Well, if you’re on track, yesterday was Christmas. As we’ve been talking about developing your devotional life, I thought it would be good to use this and-of-the-year time to check and adjust the goals you set for yourself a few weeks ago. Think of it as making some New Year resolutions. By the way, did you know the practice of making resolutions for the New Year goes all the way back to the Babylonians about 3000 years ago?
Many people keep this tradition each year by making promises to themselves or others about an area in which they’d like to change or improve. According to the US government (http://www.usa.gov/Citizen/Topics/New-Years-Resolutions.shtml) the most popular one is to lose eight, followed by volunteering somewhere and to quit smoking. Sadly, spiritual or religious goals didn’t even make the top 10 on this or any of the other lists I found. I’m not sure if this means people believe they are already where they need to be, or they just don’t want to change in this regard. I am sure it means that Jesus Christ, and our relationship with Him, is simply not at the top of our priority lists in modern-day America.
But the Word gives us a better perspective. 1 Tim 4:8 says “for bodily discipline is only of little profit, but godliness is profitable for all things, since it holds promise for the present life and also for the life to come.” Ephesians 4:22-24 tells us “to put off your old self, which belongs to your former manner of life and is corrupt through deceitful desires, 23 and to be renewed in the spirit of your minds, 24 and to put on the new self, created after the likeness of God in true righteousness and holiness. Sounds like a good starting point for making resolutions about growing spiritually, doesn’t it?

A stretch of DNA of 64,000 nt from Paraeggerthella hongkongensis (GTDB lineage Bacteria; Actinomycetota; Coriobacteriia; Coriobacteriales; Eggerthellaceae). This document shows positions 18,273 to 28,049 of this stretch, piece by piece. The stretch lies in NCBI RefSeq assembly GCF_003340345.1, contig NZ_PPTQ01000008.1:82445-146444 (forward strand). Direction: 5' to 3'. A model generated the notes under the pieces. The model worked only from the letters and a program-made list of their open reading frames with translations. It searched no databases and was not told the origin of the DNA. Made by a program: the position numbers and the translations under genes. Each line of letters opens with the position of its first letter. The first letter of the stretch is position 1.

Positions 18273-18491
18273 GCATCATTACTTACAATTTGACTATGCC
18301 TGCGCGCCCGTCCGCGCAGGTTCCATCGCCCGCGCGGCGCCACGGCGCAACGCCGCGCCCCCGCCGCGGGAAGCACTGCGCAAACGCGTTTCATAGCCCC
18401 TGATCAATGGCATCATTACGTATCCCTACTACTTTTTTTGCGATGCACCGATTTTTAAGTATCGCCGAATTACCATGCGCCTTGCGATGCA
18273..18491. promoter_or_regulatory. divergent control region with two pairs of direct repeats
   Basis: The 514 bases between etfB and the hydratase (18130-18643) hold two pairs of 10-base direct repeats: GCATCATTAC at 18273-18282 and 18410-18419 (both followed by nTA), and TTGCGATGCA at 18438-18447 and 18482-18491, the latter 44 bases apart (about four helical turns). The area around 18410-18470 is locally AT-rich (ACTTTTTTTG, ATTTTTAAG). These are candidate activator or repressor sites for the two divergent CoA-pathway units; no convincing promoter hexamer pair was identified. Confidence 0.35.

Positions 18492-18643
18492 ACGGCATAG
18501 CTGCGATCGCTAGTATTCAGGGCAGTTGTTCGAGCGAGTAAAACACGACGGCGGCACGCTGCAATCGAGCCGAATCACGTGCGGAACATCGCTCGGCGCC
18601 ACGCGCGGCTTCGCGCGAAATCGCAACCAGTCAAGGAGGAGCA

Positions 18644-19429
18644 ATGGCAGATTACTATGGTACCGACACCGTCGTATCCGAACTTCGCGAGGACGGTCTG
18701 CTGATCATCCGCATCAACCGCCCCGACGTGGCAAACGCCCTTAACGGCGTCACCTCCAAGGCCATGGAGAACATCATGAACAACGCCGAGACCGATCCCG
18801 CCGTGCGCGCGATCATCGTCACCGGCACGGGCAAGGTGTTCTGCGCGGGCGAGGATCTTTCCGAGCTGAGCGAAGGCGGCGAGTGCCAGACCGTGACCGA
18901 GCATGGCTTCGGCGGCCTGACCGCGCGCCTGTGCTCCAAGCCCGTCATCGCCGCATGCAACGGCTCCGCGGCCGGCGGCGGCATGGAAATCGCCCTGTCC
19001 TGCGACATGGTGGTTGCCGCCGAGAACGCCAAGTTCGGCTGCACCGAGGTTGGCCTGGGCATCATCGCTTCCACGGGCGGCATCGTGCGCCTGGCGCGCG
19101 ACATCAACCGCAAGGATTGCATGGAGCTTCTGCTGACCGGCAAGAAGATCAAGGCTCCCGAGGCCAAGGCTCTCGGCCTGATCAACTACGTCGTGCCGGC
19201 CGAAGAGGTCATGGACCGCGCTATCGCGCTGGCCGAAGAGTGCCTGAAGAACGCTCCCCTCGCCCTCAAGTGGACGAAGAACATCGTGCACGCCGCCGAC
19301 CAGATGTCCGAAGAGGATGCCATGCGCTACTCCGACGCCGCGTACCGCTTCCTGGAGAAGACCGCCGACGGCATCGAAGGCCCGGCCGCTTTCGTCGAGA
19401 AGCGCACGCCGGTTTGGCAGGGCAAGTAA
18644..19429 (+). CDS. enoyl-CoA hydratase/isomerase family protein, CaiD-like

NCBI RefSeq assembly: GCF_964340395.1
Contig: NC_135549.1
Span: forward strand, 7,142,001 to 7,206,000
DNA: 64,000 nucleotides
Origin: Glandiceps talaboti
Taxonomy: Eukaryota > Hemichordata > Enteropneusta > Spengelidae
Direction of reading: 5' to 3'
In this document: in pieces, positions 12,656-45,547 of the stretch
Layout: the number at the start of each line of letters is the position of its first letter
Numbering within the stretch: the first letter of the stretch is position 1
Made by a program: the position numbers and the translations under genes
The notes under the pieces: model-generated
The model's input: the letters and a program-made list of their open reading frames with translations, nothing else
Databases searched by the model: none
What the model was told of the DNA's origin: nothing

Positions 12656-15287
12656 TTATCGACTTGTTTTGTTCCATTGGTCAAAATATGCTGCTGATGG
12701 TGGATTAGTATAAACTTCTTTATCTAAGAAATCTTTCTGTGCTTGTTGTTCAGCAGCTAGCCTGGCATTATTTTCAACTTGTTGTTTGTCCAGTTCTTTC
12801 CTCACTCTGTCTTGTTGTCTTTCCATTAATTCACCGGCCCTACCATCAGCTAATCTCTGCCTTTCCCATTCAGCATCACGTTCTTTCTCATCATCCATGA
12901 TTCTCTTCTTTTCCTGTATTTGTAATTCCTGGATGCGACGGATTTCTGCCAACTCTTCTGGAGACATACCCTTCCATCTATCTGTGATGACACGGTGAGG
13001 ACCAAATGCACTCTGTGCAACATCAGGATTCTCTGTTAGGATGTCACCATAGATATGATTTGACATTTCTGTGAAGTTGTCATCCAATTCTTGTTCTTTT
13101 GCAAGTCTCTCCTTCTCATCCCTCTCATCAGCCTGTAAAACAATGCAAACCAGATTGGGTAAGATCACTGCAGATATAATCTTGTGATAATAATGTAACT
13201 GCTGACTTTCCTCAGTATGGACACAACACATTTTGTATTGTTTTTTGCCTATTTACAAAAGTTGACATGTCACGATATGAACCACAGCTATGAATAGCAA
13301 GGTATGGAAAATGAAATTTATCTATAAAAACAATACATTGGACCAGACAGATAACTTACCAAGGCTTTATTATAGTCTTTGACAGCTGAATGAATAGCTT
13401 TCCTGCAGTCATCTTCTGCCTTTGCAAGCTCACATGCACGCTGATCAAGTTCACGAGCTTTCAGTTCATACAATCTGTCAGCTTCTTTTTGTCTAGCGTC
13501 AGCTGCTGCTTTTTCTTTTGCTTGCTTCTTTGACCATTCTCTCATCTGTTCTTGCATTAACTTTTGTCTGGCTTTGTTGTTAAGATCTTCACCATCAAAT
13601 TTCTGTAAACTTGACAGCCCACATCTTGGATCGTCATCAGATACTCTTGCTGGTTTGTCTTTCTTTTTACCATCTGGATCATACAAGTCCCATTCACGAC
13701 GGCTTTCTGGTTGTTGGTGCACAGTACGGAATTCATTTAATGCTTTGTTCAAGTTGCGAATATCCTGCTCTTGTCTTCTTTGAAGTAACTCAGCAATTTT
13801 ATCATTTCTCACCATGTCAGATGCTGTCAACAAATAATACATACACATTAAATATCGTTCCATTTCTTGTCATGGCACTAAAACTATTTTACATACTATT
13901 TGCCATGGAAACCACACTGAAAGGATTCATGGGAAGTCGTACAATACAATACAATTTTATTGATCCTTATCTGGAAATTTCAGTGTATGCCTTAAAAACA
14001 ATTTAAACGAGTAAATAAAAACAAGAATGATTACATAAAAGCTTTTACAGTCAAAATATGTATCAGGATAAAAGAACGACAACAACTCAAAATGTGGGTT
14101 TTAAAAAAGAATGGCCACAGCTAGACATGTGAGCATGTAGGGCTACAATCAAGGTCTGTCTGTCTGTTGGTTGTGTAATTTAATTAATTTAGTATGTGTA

One problem with the resolutions we make is that they are generally very vague (i.e. I want to lose weight), and so not measurable. Another is that we often make them unachievable (I’m going to lose 30 pounds by February 1st). Then, when we eat that first piece of chocolate cake, we get discouraged and just give up. Please don’t do that, especially with your devotional life. In the beginning of our work together, you were to set some simple goals for yourself, and to make them reasonable and measurable. Now would be a great time to look at how you’ve been doing. If you are consistently not achieving your goal, either change something so that you can, or set the bar a little lower – temporarily.
A new step I’ll ask you to do is to set a longterm goal for yourself. Start by measuring where you are now (baseline) and decide where you want to be by the end of next year. Then, break that down into smaller steps. Maybe you want to read through the Bible in a year. If so, find a reading plan that will guide you to that goal – there are plenty available. There may even be one in the back of your Bible. If your goal is to spend 1 hour per day, 6 days out of 7 in devotions, and you’re only averaging 10 minutes 3 times a week, you may need to set monthly goals that will bring you up in smaller steps. For example, January – 15 minutes 4 times a week, then increase your time by 5 minutes each month, and add 1 day to your plan every 4 months. Keep a record or journal so you can check and adjust every month. One warning though. If you aren’t willing to make your personal time with God the #1 priority, you have failed before you even start. I guarantee many things will pop up to distract or delay you.
As you pray today, ask God to look at you and give you wisdom to see the changes you need that will have eternal impact. Ask Him to help you have the discipline to keep the resolutions you make.